Washington: A Sikh rights group has managed to get yet another summons from a US court - this time against Indian Prime Minister Manmohan Singh ahead of his arrival here Thursday for a summit meeting with US President Barack Obama.
The New York-based Sikhs for Justice (SFJ), which had secured similar summons for Congress president Sonia Gandhi earlier this month, got the summons against Manmohan Singh in connection with the counter-insurgency operations in Punjab in the 1990s.
Acknowledging that it would be an "uphill task" to serve the summons on the prime minister during his stay here, SFJ plans to ask the Washington Federal Court for leave "to effect alternative means of service" through White House staff and Manmohan Singh`s security detail, according to the group`s attorney Gurpatwant Singh Pannun.
In America, where one can sue anyone at the drop of a hat, it`s easy to get such summons by simply paying a $350 filing fee without the court going into the merits of a case, sources said dismissing the case as a "publicity gimmick".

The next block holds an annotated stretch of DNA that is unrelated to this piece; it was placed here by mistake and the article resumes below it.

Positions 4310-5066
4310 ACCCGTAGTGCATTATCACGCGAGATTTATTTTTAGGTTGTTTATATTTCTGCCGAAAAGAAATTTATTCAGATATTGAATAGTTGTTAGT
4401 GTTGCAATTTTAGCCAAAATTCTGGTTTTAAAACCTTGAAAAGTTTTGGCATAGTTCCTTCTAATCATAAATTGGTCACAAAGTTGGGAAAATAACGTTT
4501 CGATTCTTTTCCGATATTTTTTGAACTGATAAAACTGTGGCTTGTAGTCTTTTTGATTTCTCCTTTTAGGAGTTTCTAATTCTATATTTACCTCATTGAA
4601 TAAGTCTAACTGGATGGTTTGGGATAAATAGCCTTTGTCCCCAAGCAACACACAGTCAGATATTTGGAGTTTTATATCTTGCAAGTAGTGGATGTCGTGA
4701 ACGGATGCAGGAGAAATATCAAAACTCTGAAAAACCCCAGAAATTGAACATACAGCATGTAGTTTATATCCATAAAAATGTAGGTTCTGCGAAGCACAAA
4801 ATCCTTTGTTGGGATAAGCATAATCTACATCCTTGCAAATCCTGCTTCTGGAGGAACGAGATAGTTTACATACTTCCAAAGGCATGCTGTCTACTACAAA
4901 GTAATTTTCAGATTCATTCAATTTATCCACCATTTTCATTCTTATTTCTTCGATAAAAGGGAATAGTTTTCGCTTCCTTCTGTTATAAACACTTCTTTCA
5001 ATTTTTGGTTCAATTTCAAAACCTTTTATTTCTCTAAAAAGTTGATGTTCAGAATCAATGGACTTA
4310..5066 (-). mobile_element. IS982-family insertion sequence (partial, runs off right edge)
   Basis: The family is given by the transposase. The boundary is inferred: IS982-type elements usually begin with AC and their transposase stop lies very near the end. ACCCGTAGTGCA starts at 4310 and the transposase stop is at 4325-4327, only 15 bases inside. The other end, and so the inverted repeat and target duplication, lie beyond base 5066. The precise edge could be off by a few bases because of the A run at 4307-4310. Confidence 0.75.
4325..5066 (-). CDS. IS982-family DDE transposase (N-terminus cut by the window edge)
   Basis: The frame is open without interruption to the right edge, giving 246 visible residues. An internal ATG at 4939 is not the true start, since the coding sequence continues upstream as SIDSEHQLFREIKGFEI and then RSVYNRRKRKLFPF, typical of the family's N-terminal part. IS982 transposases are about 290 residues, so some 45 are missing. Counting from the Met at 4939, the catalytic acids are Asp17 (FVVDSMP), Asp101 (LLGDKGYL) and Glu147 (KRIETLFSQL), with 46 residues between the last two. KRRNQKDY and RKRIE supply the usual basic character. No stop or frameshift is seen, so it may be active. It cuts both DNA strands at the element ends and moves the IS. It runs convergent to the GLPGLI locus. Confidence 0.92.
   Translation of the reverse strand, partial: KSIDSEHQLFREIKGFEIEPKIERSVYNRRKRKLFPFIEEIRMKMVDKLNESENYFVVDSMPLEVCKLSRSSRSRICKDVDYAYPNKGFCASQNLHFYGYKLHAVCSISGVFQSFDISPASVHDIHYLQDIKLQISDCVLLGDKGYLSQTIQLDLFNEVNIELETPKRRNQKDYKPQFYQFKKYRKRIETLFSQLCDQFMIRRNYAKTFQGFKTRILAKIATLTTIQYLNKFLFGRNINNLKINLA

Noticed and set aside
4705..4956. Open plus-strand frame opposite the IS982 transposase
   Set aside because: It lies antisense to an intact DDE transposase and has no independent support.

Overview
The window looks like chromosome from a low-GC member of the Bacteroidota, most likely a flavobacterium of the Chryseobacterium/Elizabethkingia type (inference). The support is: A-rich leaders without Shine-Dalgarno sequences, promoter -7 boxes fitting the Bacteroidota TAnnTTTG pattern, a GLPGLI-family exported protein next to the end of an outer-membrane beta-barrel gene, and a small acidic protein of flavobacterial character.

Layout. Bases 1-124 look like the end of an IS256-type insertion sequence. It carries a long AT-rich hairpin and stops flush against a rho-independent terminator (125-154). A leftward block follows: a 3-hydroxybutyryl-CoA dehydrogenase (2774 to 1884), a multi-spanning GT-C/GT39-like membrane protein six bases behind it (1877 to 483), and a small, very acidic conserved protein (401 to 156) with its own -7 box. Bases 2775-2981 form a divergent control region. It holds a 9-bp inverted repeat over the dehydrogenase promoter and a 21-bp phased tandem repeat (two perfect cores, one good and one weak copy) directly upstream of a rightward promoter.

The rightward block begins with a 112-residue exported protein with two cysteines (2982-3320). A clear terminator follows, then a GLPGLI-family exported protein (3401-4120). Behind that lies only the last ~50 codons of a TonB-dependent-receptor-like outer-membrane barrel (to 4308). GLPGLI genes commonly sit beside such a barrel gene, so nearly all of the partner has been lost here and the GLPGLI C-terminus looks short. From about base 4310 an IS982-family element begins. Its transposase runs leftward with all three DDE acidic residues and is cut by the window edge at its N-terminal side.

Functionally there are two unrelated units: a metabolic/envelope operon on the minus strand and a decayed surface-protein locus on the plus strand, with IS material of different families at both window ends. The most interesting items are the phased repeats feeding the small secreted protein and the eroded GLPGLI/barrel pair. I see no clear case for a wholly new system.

The 24-page SFJ complaint alleges that Manmohan Singh, as the finance minister in early 1990s, approved and financed the practice of "cash rewards" to members of security forces for allegedly killing Sikhs through extra-judicial means to curb militancy.
The complaint also alleges that during his tenure as the prime minister beginning 2004, Manmohan Singh actively shielded and protected members of his Congress party allegedly involved in 1984 anti-Sikh riots.
The SFJ also plans to hold a "Justice Rally" Friday in front of the White House during the Obama-Singh meeting.
Justifying the filing of rights violation lawsuit against Manmohan Singh, Pannun said the prime minister "should be held accountable before the world community for funding the crimes against humanity and protecting security force personnel involved in extra-judicial killings of Sikhs in the state of Punjab".